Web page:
The complaint includes a copy of a letter that attorney Preston Haliburton sent to Coffee County BOE officials Misty Hampton and Eric Chaney in December 2020. It’s believed to be the earliest known communication between outside parties and Coffee County officials leading up to the breach, though the existence of the letter was previously discovered through follow-up responses and communications from the board, according to Lawfare.

The letter, framed as a public records request, asks officials to turn over mail-in absentee ballots and electronic copies of ballots that were counted or discarded during the 2020 presidential election. That eventually led to forensic experts from the Georgia IT consulting firm Sullivan Strickler visiting Coffee County offices, where they scanned and took copies of the county’s voting software and equipment, including tabulators, ballot marking devices, election management servers and poll pads.

Haliburton — who has also represented Rudy Giuliani and Cathy Latham, a former GOP chair for Coffee County who was indicted last year for serving as one of Donald Trump’s fake electors — shared phone and email contacts for himself and another Georgia attorney, Robert Cheeley, and the pair coordinated inspection and analysis. 

Cheeley, Giuliani, Hampton and Latham were also indicted in Fulton County, Georgia on charges of racketeering and attempting to unlawfully overturn the outcome of the 2020 presidential election. According to depositions in the case, the trip to Coffee County was directed by former Trump attorney Sidney Powell, who was also indicted in the Fulton case.

According to the motion filed by plaintiffs, for months Coffee County officials and their counsel withheld records of email communications from Hampton and security camera footage, denying the records existed until they were explicitly requested by the Georgia Bureau of Investigation, whereupon the footage and a desktop image containing records of the emails were turned over to the plaintiffs.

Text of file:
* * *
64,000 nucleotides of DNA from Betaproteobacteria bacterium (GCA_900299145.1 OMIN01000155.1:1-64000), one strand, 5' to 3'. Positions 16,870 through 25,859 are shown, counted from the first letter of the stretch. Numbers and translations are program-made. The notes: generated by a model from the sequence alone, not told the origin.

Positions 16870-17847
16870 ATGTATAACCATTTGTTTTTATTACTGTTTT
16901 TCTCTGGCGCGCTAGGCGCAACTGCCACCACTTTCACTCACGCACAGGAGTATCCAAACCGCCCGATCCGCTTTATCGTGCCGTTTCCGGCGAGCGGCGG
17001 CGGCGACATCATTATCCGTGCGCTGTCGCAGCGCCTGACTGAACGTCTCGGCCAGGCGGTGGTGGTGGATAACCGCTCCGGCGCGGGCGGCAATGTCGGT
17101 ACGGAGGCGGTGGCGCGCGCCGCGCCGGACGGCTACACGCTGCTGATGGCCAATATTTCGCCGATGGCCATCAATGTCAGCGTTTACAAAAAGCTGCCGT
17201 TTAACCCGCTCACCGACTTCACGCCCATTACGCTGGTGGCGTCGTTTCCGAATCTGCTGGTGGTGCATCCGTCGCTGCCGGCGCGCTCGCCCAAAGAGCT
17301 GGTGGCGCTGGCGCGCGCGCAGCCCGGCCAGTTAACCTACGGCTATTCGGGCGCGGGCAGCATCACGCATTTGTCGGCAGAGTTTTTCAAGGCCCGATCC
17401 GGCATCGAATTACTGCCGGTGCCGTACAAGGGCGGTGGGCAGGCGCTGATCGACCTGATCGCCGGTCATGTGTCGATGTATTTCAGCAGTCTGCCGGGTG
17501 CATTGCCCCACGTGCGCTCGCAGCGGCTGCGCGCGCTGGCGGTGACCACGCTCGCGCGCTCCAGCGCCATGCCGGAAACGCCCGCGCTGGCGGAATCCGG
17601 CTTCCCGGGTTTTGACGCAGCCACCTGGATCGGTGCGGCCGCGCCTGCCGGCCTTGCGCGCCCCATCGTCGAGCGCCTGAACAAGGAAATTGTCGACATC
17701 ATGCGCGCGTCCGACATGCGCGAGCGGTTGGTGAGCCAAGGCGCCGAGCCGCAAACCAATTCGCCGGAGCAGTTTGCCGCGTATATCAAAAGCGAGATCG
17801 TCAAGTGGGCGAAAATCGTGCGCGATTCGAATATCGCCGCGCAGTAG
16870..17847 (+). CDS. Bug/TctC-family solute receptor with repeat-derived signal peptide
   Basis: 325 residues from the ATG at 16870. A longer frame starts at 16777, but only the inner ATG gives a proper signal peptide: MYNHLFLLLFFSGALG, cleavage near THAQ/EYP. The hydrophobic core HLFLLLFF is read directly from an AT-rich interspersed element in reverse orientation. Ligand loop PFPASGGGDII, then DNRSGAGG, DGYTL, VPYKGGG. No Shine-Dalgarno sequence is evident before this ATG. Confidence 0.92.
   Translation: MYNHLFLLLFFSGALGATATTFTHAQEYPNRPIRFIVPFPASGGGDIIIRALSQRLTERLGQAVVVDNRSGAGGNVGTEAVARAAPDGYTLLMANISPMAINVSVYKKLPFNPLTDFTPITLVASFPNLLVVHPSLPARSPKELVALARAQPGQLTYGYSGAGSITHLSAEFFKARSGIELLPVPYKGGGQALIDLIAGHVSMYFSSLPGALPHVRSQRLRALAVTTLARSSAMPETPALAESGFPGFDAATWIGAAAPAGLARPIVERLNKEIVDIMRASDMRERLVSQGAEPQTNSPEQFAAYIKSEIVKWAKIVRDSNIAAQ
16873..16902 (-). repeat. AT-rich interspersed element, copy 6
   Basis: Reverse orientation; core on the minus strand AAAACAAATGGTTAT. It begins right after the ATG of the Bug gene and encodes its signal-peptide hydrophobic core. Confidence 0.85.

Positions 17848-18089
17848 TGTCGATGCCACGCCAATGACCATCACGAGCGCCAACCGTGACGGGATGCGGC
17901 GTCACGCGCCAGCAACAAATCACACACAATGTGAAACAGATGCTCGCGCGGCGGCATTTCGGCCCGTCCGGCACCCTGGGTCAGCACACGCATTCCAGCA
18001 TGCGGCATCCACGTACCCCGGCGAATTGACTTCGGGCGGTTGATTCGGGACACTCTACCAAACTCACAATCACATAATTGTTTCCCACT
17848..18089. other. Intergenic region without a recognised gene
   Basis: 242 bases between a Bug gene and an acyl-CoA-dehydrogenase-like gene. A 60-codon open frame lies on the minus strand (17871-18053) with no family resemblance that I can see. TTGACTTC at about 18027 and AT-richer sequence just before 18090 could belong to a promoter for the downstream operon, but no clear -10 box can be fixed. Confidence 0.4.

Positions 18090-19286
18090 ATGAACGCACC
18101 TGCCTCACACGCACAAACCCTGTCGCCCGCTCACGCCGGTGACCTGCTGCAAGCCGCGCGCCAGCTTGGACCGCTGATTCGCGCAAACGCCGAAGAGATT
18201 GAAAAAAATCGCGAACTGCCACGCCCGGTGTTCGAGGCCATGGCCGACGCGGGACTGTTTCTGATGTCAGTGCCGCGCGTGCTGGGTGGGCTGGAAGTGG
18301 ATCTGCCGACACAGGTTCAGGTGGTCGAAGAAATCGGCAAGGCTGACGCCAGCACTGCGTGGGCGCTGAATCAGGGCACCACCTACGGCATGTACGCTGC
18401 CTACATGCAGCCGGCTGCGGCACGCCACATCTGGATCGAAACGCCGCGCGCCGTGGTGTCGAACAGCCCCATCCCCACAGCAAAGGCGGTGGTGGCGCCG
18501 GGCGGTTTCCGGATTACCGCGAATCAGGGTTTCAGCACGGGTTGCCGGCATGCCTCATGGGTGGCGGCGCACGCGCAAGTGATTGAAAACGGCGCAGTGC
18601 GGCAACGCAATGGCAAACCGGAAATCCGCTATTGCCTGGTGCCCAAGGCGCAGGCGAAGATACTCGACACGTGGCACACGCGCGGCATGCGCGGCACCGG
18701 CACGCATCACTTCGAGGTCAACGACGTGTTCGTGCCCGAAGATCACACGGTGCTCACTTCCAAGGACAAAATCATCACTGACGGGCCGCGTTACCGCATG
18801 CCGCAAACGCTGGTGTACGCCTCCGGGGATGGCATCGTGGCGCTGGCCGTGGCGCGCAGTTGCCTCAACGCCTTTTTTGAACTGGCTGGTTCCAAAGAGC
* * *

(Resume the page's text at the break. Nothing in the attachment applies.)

Kevin Skoglund, a technical expert hired by the Coalition for Good Governance, submitted testimony saying that an examination of the desktop image revealed that the offline Microsoft Outlook data files containing the emails “were exactly where any IT professional would expect to find them and easily discovered by anyone who put in a small amount of effort to search for them.”

The plaintiffs claim their initial discovery plan for the trial would have been “quite different and more efficient given the information disclosed by the videos” alone.

“Months of painstaking unnecessarily inefficient investigation and discovery efforts by Plaintiffs ultimately revealed that CCBOER’s assertions regarding the Videos and other records (especially Hampton’s emails) were false and misleading and exposed a pattern of misrepresentation and obstruction, prejudicing Plaintiffs’ litigation and the public policy interests underlying it,” the motion reads.

Although the breach dates back to 2021, neither the Georgia Bureau of Investigation or federal law enforcement have brought formal charges against any of the parties allegedly involved.

Requests for comment sent to the Coffee County Board of Elections and Sullivan Strickler were not immediately returned.    

Derek B. Johnson

Written by Derek B. Johnson

Derek B. Johnson is a reporter at CyberScoop, where his beat includes cybersecurity, elections and the federal government. Prior to that, he has provided award-winning coverage of cybersecurity news across the public and private sectors for various publications since 2017. Derek has a bachelor’s degree in print journalism from Hofstra University in New York and a master’s degree in public policy from George Mason University in Virginia.